What is a cake? A cake serves no functional purpose — it is a purely aesthetic creation. It is “food” in the technical sense (many cakes are made out of actual food ingredients) but instead of nourishing the body, it nourishes the imagination. It is sweet and ephemeral and delicate, and typically heralds a special occasion.
Cakes and Gender
In Western culture, cakes are gendered creations, diabolically intertwined with popular feminine stereotypes. In a sense, cakes are women, rendered edible in effigy. They evoke the everyday comforts of hearth and the home, but they are also tokens of luxury; their sweetness, delicacy, and evanescence (as mentioned above) are all qualities traditionally associated with female beauty. Cosmetically, a cake’s decorations echo those of a “glamorous” woman — bright colors, fanciful embellishments, flowers and other motifs from nature, and sculptural or textural elements are common.
Into what are we investing all this effort and expense? An object that is momentarily appreciated as a beautiful object, and then promptly divided, devoured and discarded. It’s a ritual that a woman is encouraged to re-enact upon her own flesh, manufacturing an intoxicating appearance in hopes of providing others with moments of pleasure and diversion, and (presumably) drawing her own satisfaction from performing the role successfully.
Cakes in Film
Cinema has reinforced the gendered view of cakes. In the movies, cakes are typically made by women, presented by them, presented to them. Women pop out of them as part of striptease acts, and get married within sight of them. However, cakes are rarely eaten and enjoyed in movies the way they are in real life. Instead they are nearly always demolished — perhaps in anticipation of the audience’s repressed desire to participate vicariously in wanton acts of decadence and destruction (probably hearkening back to the Death and the Maiden motif which originated in Renaissance art). There is a correlation between a cake’s extravagance and the likelihood that it will be destroyed. See also: Carrying a Cake.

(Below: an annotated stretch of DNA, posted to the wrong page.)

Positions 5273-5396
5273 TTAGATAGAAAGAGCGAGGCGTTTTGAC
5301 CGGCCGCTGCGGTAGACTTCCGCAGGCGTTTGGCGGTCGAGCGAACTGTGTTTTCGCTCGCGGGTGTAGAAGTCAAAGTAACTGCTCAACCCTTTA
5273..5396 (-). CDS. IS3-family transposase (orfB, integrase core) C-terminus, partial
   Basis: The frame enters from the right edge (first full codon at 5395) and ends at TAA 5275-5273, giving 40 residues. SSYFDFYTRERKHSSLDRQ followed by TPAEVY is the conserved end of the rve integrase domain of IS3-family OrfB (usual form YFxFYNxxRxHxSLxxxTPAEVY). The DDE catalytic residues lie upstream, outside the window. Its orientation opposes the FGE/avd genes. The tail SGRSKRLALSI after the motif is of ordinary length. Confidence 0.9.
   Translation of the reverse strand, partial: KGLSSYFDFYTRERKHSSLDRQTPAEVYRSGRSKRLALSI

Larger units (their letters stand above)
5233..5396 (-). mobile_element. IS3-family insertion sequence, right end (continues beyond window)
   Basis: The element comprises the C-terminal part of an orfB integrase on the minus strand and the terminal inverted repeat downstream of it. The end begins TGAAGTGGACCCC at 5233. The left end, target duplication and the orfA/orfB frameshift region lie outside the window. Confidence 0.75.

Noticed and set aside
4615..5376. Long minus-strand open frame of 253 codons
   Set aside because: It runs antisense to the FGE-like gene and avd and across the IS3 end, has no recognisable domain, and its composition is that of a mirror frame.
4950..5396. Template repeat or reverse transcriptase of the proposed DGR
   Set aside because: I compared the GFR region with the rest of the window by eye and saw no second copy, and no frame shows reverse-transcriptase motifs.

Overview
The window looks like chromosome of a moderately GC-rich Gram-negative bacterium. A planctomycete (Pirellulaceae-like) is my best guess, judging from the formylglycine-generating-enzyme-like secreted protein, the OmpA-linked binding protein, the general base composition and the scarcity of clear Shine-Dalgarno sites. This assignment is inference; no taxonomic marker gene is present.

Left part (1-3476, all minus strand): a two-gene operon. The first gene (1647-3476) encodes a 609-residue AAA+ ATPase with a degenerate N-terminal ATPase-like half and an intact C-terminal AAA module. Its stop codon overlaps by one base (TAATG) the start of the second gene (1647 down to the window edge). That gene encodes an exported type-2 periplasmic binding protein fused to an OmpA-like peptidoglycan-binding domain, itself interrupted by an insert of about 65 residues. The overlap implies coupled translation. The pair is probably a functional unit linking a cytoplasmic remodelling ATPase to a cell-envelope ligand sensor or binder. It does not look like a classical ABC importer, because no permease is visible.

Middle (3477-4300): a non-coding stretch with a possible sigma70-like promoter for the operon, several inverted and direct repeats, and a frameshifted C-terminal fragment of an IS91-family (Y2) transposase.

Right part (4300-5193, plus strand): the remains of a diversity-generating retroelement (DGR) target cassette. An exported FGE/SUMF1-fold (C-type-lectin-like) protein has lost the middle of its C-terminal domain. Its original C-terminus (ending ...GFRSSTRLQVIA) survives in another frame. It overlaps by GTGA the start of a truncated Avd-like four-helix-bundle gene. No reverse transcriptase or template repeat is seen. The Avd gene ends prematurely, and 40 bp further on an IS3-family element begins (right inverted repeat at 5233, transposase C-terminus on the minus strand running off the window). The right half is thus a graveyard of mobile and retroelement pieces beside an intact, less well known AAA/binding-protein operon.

Alternately: the cake remains intact, but serves as a harbinger of chaos and human suffering — the exact opposite of its intended effect. In such cases, the cake is presented at precisely the moment when the film’s characters are, for whatever reason, unable to rise to the occasion; suddenly the cake’s apparent splendor is unable to mask the essential futility, superficiality, frivolity, or artifice of such a gesture. (In other words, the cake is a lie.) The misfiring of this celebratory expression serves as an ironic coup de grace in many tragic scenes. There is an inverse correlation between a cake’s extravagance and the likelihood that will be appreciated or even tasted by anyone (though occasionally a cake’s woefully inadequate appearance is the main source of that irony — see also, Cake Wrecks).
There are countless variations on these two uses of cake, and sometimes several occur at once. But in most cases, it’s unmistakable: either the cake itself is doomed, or else it confers doom onto others. To a person whom had never encountered a cake in real life, it would seem that they possess a strange talismanic power over humankind, one that we should perhaps consider wielding a little more carefully.
Created and curated by Tom Blunt. You may contact Tom here.